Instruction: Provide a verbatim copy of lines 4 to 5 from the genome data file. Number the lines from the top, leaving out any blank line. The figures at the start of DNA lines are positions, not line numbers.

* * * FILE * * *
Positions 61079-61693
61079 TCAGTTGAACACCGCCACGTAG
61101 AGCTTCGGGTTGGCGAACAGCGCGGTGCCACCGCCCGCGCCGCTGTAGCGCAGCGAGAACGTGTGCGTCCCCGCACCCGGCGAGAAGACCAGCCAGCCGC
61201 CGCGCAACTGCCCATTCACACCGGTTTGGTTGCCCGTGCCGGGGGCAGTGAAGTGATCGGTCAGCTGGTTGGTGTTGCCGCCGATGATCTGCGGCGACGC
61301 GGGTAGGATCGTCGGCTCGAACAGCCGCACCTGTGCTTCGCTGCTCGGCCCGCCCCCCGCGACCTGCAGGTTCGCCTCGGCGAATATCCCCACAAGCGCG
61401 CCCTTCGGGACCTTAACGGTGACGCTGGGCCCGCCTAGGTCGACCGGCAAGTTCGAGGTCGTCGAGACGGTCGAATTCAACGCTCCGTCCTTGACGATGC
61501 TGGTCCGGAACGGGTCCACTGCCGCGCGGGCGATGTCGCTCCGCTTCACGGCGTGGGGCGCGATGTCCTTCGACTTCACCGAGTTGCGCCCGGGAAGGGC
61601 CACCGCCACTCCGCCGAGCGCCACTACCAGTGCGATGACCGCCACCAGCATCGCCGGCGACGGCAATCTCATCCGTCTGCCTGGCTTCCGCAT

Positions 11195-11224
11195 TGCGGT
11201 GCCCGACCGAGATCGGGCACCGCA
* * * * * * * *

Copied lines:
61201 CGCGCAACTGCCCATTCACACCGGTTTGGTTGCCCGTGCCGGGGGCAGTGAAGTGATCGGTCAGCTGGTTGGTGTTGCCGCCGATGATCTGCGGCGACGC
61301 GGGTAGGATCGTCGGCTCGAACAGCCGCACCTGTGCTTCGCTGCTCGGCCCGCCCCCCGCGACCTGCAGGTTCGCCTCGGCGAATATCCCCACAAGCGCG